An unfortunate concern you may have if you hear the words, “you have breast cancer,” is paying for treatment. Emily Kitchen, manager of external affairs of the Patient Access Network (PAN) Foundation, wrote this post to provide you with helpful information to overcome the financial hurdles of this diagnosis. Get more information by tweeting with us and Ms. Kitchen on June 25 for our Twitter chat, #LBBCchat: Coping With the Financial Impact of Breast Cancer.
You just found out you’ve been diagnosed with breast cancer. You’re worried about your treatment, your family and friends. The last thing that you should be stressed about is how you will be able to afford your treatment. As one of our patients mentioned to me, the hardest part about cancer shouldn’t be how to afford it. However, with more and more underinsured people, this is becoming a harsh reality. Many will not even find out how much their treatment will cost until they arrive at the pharmacy to pick up their prescription. Those who can’t afford their treatments are often unable to continue therapy or medicine regularly or end up refraining from seeking care all together.
This is where organizations like the Patient Access Network (PAN) Foundation, Triage Cancer and local institutions like Community Legal Services (CLS) of Philadelphia can help. PAN offers help and hope to people with chronic or life-threatening illnesses by providing copayment assistance to those for whom cost limits access to breakthrough medical treatments. For instance, PAN can provide $7,500 a year to a patient with metastatic breast cancer.
Here are some tips in advocating for yourself when faced with financial challenges and finding financial assistance:
- Familiarize yourself with your type of insurance and your amount of out-of-pocket expenses.
- Do not be afraid to ask your healthcare provider, pharmacist or caregiver if you have financial concerns as you begin seeking treatment. Providers and specialty pharmacies refer most of our patients to us. They will be able to make suggestions of organizations that can help with co-payments, travel assistance and other out-of-pocket expenses.
- If an organization like PAN cannot provide financial assistance, ask if they have suggestions for organizations that have funding available and can help. Even if PAN can’t help, we are happy to suggest other places that can provide help financially. Check the criteria of each organization to see if you qualify.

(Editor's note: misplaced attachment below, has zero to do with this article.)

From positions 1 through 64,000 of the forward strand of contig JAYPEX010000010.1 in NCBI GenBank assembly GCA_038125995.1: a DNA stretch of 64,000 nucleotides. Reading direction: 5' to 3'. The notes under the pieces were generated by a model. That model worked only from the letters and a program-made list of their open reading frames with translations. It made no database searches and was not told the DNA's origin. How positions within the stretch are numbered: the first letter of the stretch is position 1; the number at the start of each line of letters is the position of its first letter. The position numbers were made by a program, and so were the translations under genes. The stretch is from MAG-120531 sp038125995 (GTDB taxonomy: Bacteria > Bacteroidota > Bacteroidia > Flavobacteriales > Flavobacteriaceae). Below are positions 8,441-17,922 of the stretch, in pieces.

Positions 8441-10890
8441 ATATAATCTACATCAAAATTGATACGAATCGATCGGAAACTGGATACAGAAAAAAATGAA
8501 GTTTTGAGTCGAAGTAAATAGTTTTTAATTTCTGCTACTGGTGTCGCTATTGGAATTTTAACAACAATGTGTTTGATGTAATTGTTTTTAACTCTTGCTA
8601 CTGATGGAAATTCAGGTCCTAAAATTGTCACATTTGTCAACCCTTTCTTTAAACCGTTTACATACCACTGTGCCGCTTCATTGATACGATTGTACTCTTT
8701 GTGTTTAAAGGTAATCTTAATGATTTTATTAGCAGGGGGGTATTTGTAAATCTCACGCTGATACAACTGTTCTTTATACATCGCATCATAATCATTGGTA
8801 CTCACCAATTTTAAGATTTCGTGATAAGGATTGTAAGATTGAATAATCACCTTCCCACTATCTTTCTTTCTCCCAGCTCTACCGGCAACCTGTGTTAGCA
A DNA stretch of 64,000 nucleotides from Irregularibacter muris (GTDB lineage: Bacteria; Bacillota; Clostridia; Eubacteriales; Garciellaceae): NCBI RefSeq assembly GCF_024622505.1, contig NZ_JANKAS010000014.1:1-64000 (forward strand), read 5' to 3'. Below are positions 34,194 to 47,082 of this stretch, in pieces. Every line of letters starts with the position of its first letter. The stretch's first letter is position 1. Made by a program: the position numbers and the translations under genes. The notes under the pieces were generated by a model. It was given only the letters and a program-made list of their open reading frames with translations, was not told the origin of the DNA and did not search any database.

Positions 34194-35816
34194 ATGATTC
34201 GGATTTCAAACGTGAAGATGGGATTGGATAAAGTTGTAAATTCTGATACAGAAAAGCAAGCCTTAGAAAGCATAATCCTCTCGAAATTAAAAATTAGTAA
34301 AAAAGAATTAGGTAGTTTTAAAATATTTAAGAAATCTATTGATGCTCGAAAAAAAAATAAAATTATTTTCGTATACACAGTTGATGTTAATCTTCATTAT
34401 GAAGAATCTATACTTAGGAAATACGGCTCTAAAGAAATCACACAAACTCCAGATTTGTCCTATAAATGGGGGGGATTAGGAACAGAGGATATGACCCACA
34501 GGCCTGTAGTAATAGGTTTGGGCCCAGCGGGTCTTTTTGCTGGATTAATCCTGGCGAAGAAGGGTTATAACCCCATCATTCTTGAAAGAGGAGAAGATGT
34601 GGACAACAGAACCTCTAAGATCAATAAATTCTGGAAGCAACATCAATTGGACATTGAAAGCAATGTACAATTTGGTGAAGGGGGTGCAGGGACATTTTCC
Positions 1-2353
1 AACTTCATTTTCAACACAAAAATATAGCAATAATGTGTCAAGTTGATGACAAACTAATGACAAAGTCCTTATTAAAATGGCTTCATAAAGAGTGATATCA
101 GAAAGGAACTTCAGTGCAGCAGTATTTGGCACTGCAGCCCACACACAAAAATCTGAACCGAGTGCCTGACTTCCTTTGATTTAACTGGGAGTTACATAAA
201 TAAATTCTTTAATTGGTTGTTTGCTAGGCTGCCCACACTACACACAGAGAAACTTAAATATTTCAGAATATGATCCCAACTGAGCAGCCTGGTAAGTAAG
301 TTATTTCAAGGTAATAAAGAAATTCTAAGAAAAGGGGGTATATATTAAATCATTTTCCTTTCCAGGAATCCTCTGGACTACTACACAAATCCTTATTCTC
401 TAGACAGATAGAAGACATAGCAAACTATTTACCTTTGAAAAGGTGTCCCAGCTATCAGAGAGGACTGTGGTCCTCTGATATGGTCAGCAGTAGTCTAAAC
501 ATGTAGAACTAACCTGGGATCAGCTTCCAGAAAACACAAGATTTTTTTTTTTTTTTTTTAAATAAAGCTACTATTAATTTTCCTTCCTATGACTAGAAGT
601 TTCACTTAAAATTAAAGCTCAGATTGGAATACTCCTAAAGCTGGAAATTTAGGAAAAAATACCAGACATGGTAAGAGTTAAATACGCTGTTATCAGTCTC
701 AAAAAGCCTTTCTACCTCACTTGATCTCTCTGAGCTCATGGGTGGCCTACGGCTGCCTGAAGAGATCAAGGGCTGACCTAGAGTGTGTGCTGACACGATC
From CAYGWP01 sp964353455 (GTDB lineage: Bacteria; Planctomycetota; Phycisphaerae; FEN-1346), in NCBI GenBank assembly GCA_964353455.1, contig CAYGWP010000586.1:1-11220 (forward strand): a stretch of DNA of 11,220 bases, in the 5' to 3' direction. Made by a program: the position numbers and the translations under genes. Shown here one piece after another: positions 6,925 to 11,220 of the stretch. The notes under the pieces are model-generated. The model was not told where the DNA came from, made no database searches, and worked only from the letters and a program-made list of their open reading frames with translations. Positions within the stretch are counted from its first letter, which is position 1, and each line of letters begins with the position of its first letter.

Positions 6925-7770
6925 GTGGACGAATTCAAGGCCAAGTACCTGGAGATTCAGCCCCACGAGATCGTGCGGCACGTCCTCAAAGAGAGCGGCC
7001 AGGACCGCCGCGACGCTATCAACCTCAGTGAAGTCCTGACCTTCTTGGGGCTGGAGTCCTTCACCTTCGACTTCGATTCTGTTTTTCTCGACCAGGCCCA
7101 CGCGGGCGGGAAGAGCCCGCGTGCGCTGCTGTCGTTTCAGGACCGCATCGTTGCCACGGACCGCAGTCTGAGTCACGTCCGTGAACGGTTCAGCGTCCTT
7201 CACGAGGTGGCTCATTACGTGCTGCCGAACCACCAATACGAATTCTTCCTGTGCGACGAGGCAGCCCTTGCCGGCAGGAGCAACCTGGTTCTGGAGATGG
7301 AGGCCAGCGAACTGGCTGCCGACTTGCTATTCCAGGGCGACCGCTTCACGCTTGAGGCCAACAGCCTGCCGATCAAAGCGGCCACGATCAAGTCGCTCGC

- Check organizations’ websites for resource guides that highlight other organizations that help financially or in other ways. Visit PAN’s Patient Resources which highlights patient support organizations and program brochures. Visit Living Beyond Breast Cancer’s Recommended Resources section on financial concerns, and get national, state and healthcare reform resources and information on Triage Cancer’s website.
PAN has helped more than 280,000 patients and provided $400 million in financial assistance over the last 10 years. That includes helping over 11,000 women with breast cancer afford their medications and treatments since 2011. So remember you are not alone – there are organizations out there to help you make sure you continue living a relatively normal and productive lifestyle and don’t feel such a financial burden.
To learn more about the Patient Access Network Foundation and our nearly 60 assistance programs that help patients, go to www.panfoundation.org or visit us on Facebook and Twitter. To apply for a grant with PAN call (866) 316-7263 or visit our website to apply online. You will be able to find out instantly if you are approved for a grant.
The information and resources do not stop here – sign-up for an email reminder to tweet with us on Wednesday, June 25!
Follow our other panelists on social media:
- Triage Cancer, Facebook and Twitter
- Monica Fawzy Bryant, Esq., Twitter
- Community Legal Services (CLS) of Philadelphia, Facebook and Twitter
- Debby Freedman, Twitter
- Sarah Merchant, Insert Boobs Here, Facebook and Twitter
Visit lbbc.org/events to learn more about the Twitter chat and our panelists.